Jazz music faces a big problem in the United States and that is a, dare we say it, closed mindedness on the part of many music lovers. The orchestral musicians and lovers don’t like it because it’s not as structured as their style of music and those who like pop music don’t like it because it’s just a bit too academic.
Jazz has the unfortunate problem of being stuck in between the two musical extremes which is why today it has more of a cult following than a mainstream appeal. This is truly a shame because jazz is far more than what we think.
Jazz is what really put American music on the map. In the early part of the 20th Century in a town called New Orleans, Jazz music was accidentally invented by the African American population. With an emphasis on syncopation, improvisation, and complex rhythmic patterns, the African heritage of the music is easy to hear but those musicians weren’t out to invent anything new. The “jam session” was where the music was born and as time went on, American musicians began molding the style in to what we call Jazz.
You already know the first real jazz style. Dixieland jazz produced such songs as “When the Saints Go Marching In”. This was seen between 1918 and 1928 and incorporated rhythm instruments like banjos, drums, and guitars. At the same time, there was a northern style emerging in Chicago which was very similar but faster in style.
What many people don’t understand is that Jazz spent many decades as the popular music of its day. What Madonna, Katy Perry, or Aerosmith were in their day, jazz greats like Charlie Parker and Dizzy Gillespie were to theirs.
In the 1930s through World War II, another type of Jazz called swing music was the popular music of its day. Songs like “Swing, Swing, Swing” or “Take the A Train” were popular in that era as well as many others. The swing era also was the start of what we call the big band. Today’s version of the big band may be Harry Connick Jr. or Michael Buble but in those days people like Benny Goodman, Glen Miller, and Duke Ellington were the Buble’s.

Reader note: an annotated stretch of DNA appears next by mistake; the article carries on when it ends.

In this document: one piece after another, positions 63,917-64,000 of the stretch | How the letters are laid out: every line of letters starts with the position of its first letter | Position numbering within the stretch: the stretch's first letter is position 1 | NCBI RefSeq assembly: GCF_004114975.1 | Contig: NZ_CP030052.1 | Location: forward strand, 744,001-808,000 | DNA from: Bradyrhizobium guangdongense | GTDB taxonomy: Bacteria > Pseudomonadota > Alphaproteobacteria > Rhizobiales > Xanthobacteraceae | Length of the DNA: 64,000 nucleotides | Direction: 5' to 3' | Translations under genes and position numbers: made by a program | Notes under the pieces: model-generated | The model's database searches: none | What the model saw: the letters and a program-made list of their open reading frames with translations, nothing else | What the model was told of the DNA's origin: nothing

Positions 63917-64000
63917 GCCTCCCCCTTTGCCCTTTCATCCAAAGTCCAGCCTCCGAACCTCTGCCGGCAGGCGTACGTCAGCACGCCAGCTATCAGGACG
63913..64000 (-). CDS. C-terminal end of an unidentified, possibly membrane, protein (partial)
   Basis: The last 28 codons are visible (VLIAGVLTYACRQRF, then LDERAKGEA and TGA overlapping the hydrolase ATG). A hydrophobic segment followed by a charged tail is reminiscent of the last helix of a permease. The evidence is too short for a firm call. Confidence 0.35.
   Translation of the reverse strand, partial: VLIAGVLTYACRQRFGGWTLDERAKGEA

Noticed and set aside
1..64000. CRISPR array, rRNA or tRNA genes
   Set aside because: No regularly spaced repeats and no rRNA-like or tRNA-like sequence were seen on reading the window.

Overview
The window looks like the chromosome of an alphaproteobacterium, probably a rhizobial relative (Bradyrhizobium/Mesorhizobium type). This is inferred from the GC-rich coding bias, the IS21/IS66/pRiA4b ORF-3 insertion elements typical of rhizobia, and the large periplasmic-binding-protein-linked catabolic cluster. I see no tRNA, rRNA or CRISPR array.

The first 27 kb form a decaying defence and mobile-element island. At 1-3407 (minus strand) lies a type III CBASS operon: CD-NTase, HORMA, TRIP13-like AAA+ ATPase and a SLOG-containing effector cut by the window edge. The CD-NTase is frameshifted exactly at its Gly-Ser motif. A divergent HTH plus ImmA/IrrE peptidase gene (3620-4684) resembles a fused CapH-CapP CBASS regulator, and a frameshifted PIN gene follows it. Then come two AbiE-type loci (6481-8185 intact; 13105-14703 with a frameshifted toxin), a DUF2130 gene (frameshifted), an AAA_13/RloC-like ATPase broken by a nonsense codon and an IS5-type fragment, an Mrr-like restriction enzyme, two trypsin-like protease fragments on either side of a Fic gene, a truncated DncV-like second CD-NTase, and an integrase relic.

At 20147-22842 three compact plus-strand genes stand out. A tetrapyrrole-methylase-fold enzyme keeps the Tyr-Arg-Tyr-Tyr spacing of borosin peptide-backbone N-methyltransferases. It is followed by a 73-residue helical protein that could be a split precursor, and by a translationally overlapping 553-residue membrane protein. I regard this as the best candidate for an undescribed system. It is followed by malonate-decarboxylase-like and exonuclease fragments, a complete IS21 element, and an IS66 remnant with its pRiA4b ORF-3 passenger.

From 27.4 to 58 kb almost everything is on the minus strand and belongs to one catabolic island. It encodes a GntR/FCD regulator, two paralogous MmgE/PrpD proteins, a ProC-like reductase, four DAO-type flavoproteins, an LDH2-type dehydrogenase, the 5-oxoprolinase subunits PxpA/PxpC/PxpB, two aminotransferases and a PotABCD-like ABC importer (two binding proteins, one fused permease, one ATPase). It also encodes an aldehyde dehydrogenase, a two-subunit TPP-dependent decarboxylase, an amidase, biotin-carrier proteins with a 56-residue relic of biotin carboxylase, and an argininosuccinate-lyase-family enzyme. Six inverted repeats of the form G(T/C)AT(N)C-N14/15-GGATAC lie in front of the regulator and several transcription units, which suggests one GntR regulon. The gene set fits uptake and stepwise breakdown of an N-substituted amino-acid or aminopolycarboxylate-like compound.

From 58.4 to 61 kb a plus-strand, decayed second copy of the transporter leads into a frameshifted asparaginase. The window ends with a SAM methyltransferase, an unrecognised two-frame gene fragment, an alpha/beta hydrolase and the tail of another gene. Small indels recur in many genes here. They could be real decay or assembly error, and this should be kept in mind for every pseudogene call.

In the 1940s through the 1960s Bop was the jazz style of choice. People like Thelonious Monk, and Dizzy Gillespie were from this era that later gave way to cool jazz in the 50s and 60s. People like Miles Davis gave us cool jazz along with soulful and Latin jazz with many of this era’s standards still well known today.
Jazz Fusion came about in the 70s with what we now know as rock mixing with jazz at its peak. Well known artists like Frank Zappa gave us this fusion or mixed sound and as the 20th century went on through the 80s and 90s we would see the modern jazz sound develop. Some people consider modern jazz as something you would hear during a romantic night out but punk jazz, jazzcore, and M-base jazz developed all over the world.
All popular music we know today got its start hundreds of years ago through classical music but the idea of hearing music played by bands instead of orchestras came from jazz music. It’s not stuck in the middle of two styles as many listeners believe. It is, in fact, what we listen to everyday just in a slightly different form.